8 ways to fun-size your content

content marketing
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A few simple yet smarter ways to cater your content to your visitors.

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Last year, Google researchers discovered not that humans have the same attention span as goldfish, but that it’s even worse. Around eight seconds to be exact. We’re also loving short videos and infographics more than content, but that doesn’t mean written content is dead—far from it. What it does mean is that long-form articles are a thing of the past on most platforms. There will always be a place for longer-form content (scholarship journals, anyone? Serious financial magazines? This blog, perhaps?). However, for the most part, readers want short, punchy, bite-sized nuggets of information.

Here’s how to give it to them.

1. Hire the right writer

Obviously, right? However, business owners and blog owners have a habit of thinking anyone can write—including themselves. In some instances, this is true. Most of the time it isn’t. Writers are often born, then hone their skills over a lifetime. Anyone can be taught to be a better writer, but I promise you no Pulitzer Prize novel winner hated English class.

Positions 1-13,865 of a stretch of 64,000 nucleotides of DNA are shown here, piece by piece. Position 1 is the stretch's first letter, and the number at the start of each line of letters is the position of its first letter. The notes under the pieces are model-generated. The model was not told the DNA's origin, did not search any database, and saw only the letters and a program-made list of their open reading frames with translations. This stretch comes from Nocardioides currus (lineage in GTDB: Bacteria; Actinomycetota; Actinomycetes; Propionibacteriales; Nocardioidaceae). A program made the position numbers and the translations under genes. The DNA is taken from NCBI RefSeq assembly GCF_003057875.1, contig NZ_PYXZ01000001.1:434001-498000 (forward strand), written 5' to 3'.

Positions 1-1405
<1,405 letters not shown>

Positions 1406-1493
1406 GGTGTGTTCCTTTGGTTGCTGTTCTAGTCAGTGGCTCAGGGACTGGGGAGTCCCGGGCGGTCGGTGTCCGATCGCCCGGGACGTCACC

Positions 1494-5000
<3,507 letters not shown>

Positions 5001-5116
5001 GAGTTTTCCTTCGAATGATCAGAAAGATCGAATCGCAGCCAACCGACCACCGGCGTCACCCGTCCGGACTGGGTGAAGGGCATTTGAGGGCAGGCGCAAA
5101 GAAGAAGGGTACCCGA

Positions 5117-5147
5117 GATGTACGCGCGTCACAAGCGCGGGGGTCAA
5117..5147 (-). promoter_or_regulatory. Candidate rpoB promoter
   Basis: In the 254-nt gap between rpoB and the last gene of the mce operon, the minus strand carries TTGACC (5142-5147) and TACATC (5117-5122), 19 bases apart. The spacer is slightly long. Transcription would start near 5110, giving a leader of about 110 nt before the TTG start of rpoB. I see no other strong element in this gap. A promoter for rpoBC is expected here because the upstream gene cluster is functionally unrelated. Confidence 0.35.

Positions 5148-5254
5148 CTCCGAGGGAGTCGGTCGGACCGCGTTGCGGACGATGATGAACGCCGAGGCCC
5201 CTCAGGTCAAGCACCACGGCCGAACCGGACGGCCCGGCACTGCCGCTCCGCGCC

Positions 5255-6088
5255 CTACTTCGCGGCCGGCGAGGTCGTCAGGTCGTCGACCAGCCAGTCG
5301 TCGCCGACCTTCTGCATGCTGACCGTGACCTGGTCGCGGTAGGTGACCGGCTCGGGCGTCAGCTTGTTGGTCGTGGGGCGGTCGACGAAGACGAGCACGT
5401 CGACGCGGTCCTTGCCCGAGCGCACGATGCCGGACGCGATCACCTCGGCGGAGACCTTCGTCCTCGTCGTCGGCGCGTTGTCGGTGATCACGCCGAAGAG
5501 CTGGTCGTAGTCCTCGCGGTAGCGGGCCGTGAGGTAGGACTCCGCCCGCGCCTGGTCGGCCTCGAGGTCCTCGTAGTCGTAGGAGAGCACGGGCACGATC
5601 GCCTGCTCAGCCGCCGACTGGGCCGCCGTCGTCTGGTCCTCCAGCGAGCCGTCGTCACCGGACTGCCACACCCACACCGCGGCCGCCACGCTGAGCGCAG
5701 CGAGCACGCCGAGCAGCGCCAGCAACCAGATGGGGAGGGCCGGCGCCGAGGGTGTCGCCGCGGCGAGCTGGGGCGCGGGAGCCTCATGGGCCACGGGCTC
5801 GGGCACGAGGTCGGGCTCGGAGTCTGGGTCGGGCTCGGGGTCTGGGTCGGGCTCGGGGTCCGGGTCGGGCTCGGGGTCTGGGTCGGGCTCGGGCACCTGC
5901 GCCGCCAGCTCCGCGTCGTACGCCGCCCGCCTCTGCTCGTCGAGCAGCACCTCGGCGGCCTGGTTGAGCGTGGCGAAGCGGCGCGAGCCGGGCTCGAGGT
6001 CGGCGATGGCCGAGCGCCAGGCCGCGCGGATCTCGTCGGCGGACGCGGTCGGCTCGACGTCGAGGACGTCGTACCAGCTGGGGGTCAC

Here’s the thing, though. There are a lot of different types of writers. There are technical writers, poets, bloggers, and social media wizards. A writer might be good at a few different types of writing, but not at all of them. Thinking so is like saying a ballerina must also be a fantastic tap dancer and hip hop dancer. It’s all dancing, but the commonalities are slim at best.

If you want fantastic, fun-sized writing, hire a writer who specializes in this type of content and has the samples and bylines to prove it. You wouldn’t hire a dermatologist to perform heart surgery, would you? They’re both doctors, but that doesn’t make one qualified for the other’s job.

2. Trim, cut, burn and destroy the fat from your content

Example? “Cut the Fat” is more than enough of a subtitle for this detail. Writers fluff up content for one of two reasons. Either they’re getting paid by the word and really want to be able to afford a large rather than medium latte, or they’re unsure of themselves. Using a passive voice is one of the easiest ways to add fat to content. There’s zero room for fat on fun-sized content.

Whether you’re writing yourself, editing, or choosing a writer, keep an eye out for fat content. It’s something you can (slowly) train yourself as a writer to get rid of. However, if you’re in charge of hiring or directing writers and notice fat, it’ll be an endless battle if you have a chubby chasing writer.

It might be better to cut that writer rather than their endless content.

3. Embrace white space

Sometimes it’s not the words themselves but the layout that’s the problem. Five hundred words looks a lot denser and more intimidating (read: boring) in one long paragraphs with no line breaks, bullet points/numbered lists, subtitles, or images to break it up. Readers love breathing room in their content.

A good rule is to limit paragraphs to no more than five sentences. If you’re publishing with a particular media outlet, check their word count limits or the average length of complementary pieces. You don’t want to be known as the long-winded writer. Plus, that will tell you what their readers prefer.

4. Add images